MRC -- A group representing General Motors, Toyota Motor, Volkswagen and nearly all other major automakers sharply criticized the Biden administration proposal to drastically hike fuel efficiency requirements, said Reuters.
The Alliance for Automotive Innovation said the National Highway Traffic Safety Administration's (NHTSA) Corporate Average Fuel Economy (CAFE) proposal was unreasonable and requested significant revisions.
The industry group argued the plan would boost average vehicle prices by $3,000 by 2032 because of penalties automakers would face for not being in compliance, adding the figure "exceeds reason and will increase costs to the American consumer with absolutely no environmental or fuel savings benefits."
NHTSA in July proposed boosting requirements by 2% per year for passenger cars and 4% per year for pickup trucks and SUVs from 2027 through 2032, resulting in a fleet-wide average fuel efficiency of 58 miles (93 km) per gallon.
The American Automotive Policy Council, a group representing the Detroit Three automakers, separately on Monday urged NHTSA to halve its proposed fuel economy increases to 2% annually for trucks, saying the proposal "would disproportionately impact the truck fleet."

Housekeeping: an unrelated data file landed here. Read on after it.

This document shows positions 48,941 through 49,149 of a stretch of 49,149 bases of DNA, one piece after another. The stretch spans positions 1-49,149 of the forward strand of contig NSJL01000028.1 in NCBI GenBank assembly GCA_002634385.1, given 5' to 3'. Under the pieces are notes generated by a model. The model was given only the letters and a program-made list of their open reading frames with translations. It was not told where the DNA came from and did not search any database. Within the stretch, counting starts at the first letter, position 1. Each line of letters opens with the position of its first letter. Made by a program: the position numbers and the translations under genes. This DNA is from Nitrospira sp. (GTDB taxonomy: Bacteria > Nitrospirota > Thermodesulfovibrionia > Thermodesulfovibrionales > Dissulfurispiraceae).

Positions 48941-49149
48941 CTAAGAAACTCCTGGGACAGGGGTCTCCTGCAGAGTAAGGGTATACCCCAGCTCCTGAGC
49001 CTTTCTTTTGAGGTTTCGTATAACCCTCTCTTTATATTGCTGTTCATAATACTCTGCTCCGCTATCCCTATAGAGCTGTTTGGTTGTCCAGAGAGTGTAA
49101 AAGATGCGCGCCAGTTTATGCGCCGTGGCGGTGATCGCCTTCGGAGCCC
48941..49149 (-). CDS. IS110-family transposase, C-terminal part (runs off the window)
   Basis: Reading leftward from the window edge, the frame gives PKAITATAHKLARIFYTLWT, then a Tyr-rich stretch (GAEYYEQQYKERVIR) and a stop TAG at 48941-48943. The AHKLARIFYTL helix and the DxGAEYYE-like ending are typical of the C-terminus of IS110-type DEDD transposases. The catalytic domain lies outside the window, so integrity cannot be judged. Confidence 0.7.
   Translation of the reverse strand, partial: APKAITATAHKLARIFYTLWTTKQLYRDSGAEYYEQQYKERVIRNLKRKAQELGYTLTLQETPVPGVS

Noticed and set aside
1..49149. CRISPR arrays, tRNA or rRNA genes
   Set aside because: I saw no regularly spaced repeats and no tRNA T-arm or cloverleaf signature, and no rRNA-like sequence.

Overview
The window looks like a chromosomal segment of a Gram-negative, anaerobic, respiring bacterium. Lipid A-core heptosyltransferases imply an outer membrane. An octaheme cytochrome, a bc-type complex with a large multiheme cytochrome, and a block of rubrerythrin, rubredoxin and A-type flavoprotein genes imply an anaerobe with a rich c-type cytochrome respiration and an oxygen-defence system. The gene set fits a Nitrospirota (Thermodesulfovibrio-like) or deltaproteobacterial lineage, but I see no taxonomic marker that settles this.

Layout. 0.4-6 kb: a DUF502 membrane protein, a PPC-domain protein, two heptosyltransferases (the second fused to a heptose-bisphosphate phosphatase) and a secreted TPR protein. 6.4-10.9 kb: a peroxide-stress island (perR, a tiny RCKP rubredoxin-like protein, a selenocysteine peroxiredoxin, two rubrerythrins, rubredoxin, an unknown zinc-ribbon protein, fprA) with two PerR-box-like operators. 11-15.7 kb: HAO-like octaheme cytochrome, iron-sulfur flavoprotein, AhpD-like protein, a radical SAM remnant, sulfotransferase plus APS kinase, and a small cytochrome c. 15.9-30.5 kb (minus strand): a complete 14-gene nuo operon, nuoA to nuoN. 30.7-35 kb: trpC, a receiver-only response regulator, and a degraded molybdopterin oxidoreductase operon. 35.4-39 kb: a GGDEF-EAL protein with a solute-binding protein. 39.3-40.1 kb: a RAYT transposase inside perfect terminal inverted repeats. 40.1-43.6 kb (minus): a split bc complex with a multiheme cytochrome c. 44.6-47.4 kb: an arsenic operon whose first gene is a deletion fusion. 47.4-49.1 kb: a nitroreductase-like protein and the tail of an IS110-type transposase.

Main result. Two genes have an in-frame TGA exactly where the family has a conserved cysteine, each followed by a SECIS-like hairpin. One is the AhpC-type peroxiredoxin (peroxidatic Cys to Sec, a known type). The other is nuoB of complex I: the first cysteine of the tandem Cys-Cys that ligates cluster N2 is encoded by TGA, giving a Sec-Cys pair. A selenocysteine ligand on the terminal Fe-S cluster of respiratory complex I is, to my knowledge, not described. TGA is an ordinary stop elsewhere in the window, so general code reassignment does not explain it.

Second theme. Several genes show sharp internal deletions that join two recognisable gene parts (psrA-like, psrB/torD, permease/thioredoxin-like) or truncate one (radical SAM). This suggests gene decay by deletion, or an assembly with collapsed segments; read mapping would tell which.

The group noted 83% of vehicles produced by Ford, GM and Chrysler parent Stellantis are trucks.
The White House and NHTSA did not immediately respond to requests for comment. The auto alliance said last month automakers would face more than $14 B in non-compliance penalties between 2027 and 2032.
U.S. automakers separately have warned the fines would cost GM $6.5 billion, Stellantis $3 B and Ford $1 B. Automakers also raised alarm at the Energy Department's proposal to significantly revise how it calculates the petroleum-equivalent fuel economy rating for EVs in NHTSA's CAFE program, saying it would "devalue the fuel economy of electric vehicles by 72%."
GM said on Monday it could support NHTSA's proposal if the Energy Department rescinded its petroleum-equivalent proposal.
We remind, private Russian oil producer Lukoil will lend Azeri state oil firm Socar $1.5 B as part of a broader deal that will allow Socar's 200,000-barrel-per-day Turkish STAR refinery to process Russian crude again. The deal will give Lukoil another customer in close proximity to Russian ports after most European refiners stopped importing its crude to comply with European Union sanctions imposed after Moscow launched what it calls a "special military operation" in Ukraine in 2022.